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The Miser: Nancy Takes A Wife

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THE MISER: NANCY TAKES A WIFE, Close Call Theatre, at Link's Hall. Anthony Pinizzotto's adaptation of Moliere's Miser asks us to accept not only that the title character is female but that she's none other than former First Lady Nancy Reagan, who's concealed her husband's untimely death so as to assume power herself in the Oval Office. We're also required to buy that young Ron Reagan is in love with Martina Navratilova, whom Nancy herself wants to marry. ("How did you fall from the liking of men?" asks Joan Quigley, the matchmaker, to which Nancy blithely replies, "I just said no!") Meanwhile Patti Davis feigns illness when not canoodling with a White House aide, Dame Edna bosses the household staff (which includes a chef with a vaguely Cajun accent), and a mysterious piggy bank is buried in the Rose Garden.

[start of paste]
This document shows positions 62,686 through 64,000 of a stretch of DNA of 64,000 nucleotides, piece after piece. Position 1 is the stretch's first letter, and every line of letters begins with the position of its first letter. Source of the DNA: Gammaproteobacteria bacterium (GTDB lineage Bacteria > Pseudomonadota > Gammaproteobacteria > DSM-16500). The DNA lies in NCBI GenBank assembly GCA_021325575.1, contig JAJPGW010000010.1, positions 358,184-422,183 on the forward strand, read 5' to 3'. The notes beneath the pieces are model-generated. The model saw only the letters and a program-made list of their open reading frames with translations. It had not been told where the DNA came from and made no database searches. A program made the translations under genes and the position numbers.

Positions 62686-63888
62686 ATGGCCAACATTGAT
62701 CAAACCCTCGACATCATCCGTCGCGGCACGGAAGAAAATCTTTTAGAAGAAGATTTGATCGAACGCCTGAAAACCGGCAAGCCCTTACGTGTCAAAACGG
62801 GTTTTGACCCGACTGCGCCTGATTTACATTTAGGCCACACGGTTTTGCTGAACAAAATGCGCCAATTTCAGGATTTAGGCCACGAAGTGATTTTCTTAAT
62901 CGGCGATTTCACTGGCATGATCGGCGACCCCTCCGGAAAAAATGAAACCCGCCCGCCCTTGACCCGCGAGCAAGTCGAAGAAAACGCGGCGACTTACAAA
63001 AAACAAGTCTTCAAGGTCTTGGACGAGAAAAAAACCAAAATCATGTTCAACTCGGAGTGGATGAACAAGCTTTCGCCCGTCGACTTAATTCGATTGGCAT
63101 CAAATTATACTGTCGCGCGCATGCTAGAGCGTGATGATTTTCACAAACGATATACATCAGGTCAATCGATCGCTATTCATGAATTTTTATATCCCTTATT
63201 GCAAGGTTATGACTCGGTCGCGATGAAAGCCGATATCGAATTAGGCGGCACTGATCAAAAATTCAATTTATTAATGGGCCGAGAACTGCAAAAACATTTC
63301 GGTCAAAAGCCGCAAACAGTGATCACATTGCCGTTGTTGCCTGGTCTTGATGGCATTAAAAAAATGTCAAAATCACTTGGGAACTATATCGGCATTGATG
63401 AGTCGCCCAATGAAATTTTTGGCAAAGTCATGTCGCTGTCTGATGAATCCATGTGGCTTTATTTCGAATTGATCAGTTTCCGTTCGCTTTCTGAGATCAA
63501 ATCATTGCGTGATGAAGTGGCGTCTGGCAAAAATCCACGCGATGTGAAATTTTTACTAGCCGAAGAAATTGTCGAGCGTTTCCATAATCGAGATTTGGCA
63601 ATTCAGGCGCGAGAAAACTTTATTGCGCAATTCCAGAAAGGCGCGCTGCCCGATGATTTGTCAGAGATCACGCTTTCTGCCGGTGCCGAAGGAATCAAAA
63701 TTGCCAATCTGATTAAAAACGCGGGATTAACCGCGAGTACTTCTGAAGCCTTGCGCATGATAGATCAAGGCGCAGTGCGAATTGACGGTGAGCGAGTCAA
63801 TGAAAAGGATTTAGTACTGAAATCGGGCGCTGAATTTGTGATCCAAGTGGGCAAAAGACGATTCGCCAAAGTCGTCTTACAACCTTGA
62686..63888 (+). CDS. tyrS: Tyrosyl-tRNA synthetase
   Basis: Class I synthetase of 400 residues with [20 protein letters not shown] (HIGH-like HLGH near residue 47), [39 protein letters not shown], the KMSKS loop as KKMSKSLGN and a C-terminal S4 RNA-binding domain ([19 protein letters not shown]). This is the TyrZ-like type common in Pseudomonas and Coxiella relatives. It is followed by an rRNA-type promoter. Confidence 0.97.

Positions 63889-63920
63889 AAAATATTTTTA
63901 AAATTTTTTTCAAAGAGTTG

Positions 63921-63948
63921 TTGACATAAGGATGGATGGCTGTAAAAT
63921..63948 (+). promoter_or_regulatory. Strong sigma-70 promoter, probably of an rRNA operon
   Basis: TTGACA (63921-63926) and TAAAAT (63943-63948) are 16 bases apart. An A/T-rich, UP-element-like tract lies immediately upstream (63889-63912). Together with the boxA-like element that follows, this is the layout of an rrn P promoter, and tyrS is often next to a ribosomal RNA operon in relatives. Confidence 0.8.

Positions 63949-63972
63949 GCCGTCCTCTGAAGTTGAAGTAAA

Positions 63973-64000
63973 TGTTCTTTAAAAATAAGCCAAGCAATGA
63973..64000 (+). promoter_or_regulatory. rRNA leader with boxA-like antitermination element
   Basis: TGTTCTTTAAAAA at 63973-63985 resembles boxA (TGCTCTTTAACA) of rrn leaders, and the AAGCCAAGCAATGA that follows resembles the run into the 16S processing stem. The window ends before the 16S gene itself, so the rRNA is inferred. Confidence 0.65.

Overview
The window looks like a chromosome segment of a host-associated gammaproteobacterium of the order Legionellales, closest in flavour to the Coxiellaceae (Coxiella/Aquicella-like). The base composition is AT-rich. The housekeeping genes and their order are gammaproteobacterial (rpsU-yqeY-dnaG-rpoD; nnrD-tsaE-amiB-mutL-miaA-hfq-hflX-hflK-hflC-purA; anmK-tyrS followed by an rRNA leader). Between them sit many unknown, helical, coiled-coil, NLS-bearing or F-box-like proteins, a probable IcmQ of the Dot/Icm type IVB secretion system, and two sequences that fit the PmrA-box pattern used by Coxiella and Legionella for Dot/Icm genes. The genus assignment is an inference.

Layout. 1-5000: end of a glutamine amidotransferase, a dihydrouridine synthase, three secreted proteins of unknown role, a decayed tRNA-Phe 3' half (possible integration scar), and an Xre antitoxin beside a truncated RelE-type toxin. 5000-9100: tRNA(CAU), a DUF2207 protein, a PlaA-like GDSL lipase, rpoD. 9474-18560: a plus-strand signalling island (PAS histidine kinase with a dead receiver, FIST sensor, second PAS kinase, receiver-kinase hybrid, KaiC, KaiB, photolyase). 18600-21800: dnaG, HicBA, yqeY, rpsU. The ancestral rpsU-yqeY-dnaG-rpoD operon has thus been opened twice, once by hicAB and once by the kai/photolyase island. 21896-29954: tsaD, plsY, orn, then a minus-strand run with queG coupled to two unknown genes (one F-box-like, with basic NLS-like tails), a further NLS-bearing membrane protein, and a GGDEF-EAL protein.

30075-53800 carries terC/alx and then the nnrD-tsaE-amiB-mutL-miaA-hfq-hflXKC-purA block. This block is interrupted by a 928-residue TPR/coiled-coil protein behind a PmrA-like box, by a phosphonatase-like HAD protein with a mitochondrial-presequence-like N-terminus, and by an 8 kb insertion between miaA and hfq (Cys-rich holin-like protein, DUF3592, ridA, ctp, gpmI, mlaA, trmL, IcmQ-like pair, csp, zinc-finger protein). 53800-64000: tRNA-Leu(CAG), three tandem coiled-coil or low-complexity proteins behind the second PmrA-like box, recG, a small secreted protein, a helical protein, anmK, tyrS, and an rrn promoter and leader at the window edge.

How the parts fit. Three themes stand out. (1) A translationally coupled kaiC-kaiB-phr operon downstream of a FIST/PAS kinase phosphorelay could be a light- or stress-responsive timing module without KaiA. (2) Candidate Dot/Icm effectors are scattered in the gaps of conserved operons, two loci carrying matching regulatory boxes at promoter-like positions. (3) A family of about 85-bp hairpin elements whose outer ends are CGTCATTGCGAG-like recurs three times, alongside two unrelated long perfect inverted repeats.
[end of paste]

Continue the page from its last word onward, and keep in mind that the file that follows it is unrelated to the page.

All this probably sounded like a good idea once, but the personalities of the Reagan regime are as remote today in public memory as are those of Louis XIV's court, and this satirical effort ultimately fails to say anything original about either. Janet Hurley does a great Wicked Witch of the West as Nancy/Harpagon; Dawn Lorraine Menzel's Quigley/Frosine is likewise fully realized; and the slapstick is executed with uniform expertise. But none of this fine work can rescue a misguided production busier than its concept or script can support.

--Mary Shen Barnidge

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